What Would Repealing the Federal ‘State Authorization’ Regulation Accomplish?
Published by: WCET | 6/20/2011
Last week, Cyd Grua, from the Utah System of Higher Education asked me:
OK, Russ, I am going to ask what is probably a really dumb question: with or without Department of Education involvement, we all now know the states and territories have 50+ sets of criteria for doing business in a state. And the state regulators, often an agency other than education, knows we know. Even if DOE backs off further, do we not have an obligation to contact states and territories if we serve students within their borders? Cyd
Cyd was responding to an announcement that I had sent to WCET members about federal legislation to repeal the ‘state authorization’ and ‘credit hour’ regulations. Before I answer her question, here’s some quick background on the legislation and what might happen to the legislation as it moves forward.
The U.S. Department of Education released regulations on state authorization last October and a new definition on credit hour earlier. State authorization arose from concerns in protecting the federal financial aid process. Rep. Virginia Foxx (NC) and 24 co-sponsors introduced H.R. 2117 (the ‘Protecting Academic Freedom in Higher Education’ Act) with the intent of repealing the two regulations. Rep. Foxx called the measures a “classic case of federal government overreach.” In support of the legislation, the American Council on Education sent a letter of support on behalf of 78 higher education organizations to Rep. Foxx, praising the repeal effort.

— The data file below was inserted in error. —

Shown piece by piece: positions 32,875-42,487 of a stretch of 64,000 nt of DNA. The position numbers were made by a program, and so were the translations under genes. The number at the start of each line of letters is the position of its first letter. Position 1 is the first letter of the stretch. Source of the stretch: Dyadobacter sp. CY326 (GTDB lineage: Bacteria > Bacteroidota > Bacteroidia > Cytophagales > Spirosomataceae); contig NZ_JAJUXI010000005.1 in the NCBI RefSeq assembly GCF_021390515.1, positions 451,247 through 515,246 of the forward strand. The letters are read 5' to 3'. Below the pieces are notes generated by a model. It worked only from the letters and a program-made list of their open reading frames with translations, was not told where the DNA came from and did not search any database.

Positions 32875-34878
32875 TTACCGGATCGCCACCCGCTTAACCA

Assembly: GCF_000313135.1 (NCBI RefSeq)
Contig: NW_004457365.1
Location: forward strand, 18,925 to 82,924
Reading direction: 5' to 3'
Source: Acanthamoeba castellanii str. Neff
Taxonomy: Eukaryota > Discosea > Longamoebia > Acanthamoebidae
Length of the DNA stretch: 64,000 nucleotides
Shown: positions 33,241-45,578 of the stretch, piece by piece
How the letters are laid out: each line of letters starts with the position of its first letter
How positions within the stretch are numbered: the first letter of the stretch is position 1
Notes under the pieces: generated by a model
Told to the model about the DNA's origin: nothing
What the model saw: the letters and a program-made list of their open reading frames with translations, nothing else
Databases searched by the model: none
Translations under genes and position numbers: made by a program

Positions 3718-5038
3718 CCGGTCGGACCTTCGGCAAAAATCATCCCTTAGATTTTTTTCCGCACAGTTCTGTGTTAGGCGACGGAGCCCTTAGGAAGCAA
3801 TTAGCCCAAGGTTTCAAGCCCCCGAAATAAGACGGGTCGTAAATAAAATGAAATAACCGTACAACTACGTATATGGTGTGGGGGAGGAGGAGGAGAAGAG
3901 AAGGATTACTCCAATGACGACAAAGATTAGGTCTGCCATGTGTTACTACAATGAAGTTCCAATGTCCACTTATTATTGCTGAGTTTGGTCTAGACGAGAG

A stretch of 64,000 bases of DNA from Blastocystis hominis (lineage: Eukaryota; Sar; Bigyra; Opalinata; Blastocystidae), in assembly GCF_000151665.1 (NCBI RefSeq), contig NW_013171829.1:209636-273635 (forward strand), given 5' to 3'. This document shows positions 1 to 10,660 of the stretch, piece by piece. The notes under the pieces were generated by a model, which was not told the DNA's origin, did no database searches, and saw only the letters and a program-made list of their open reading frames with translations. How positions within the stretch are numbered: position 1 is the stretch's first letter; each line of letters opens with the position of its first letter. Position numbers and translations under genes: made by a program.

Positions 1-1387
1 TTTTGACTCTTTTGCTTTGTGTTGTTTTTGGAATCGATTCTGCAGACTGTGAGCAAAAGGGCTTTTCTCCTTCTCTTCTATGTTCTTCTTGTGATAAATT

Well…I’m just some guy from Colorado, but here’s how I see it…
Six Reasons Why We Should Not Support the “State Authorization” Section of H.R. 2117
Below are reasons why we should not support the “state authorization” portion of this legislation. As for the “credit hour” debate, that is a separable issue that I will leave for another time.
In developing these reasons, I received help from Diane Goldsmith (WCET’s Steering Committee Chair) about some core principles underlying our thinking. We kept coming back to the underlying principle that:
States have always had the right to regulate higher education offerings to those in their states.
1) If H.R. 2117 becomes law, the state regulations still remain
This takes us back to Cyd’s original question. She is correct. Repealing the federal regulation will have no impact on the regulations already existing in the states. Are Rep. Foxx, ACE, and the 78 agencies that signed the letter suggesting that institutions should ignore state laws and regulations? That is the only way that they will achieve the relief they describe.
Accrediting agencies will still expect institutions to follow state laws. States will expect them to do so, as well.
Personally, I cannot advocate that institutions continue to ignore state laws as they have in the past.
Believe me, I understand the objections to the rigorous requirements and outrageous costs for compliance in several states. I, too, object to those. But, removing the federal requirement does not remove our responsibility to comply with state laws nor does it change the requirements in those states.